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QuoteOriginally posted by Not a Number Quote
If I'm not mistaken without an "A" pin connection Pentax bodies default to Av mode except in Manual, Bulb or X. At least my K!0D the LCD shows "Av" even when I change it to TAv, Tv, Sv, P or Green. User mode displays "User Av". As I understand it all the Pentax bodies since the K10D behave in a similar manner.

If you can't control the aperture the lens for all intents and purposes functionally becomes a fixed aperture lens.

If you can't control the aperture there is only one setting to test unless the electronically controlled aperture will stay set when removed from the native body (e.g. Canon).
Haha yes you're right. I had no idea what TAV meant but then realised it says "aperture priority" on the rear screen when you select it which was something I understood, then I turned it to various other options and they all said aperture priority!

If I owned an actual AF/auto-aperture Pentax lens all this would be much more obvious to me...
05-06-2020, 09:53 AM   #14
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QuoteOriginally posted by RedRuff Quote
If I owned an actual AF/auto-aperture Pentax lens all this would be much more obvious to me...
The fact that the Leitax is on the TC effectively neuters your lens from an exposure perspective. This is the case regardless of the K-mount camera used and even applies with a K-1000. The talk about mount contacts and all are a little tangential with your set-up because you only have control over shutter speed and ISO setting, only one of which actually controls light to the sensor. The simple approaches are:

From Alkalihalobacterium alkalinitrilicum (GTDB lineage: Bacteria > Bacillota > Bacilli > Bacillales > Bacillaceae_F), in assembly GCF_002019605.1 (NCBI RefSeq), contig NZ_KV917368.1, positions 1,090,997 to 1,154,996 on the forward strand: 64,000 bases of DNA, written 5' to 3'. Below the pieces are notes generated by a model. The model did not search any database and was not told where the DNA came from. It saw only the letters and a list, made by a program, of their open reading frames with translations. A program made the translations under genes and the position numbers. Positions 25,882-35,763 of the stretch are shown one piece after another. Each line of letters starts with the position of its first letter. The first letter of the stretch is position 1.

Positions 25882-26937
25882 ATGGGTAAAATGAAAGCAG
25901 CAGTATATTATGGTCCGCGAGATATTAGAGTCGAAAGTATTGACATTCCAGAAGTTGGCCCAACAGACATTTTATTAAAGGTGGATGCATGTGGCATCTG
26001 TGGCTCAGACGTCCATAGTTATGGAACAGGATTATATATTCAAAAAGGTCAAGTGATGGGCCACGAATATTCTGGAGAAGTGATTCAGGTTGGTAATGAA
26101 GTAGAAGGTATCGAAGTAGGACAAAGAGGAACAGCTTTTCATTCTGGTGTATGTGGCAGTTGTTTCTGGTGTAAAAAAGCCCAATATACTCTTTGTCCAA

• Manual control of both shutter speed and ISO in M mode. This works well if you have options for off-camera metering.
  • Green button for metered shutter speed using manual ISO in M mode. This approach is OK, but metering works more reliably in live view than with the optical viewfinder (explanation is too long and involved for this post).
  • Any mode other than M, X, or B will result in the automatic metering of shutter speed (all default to Av mode). If auto-ISO is active, the camera will adjust that as well. Again, live view will provide more reliable metering. If using auto-ISO, be prepared for puzzling combinations of shutter/ISO.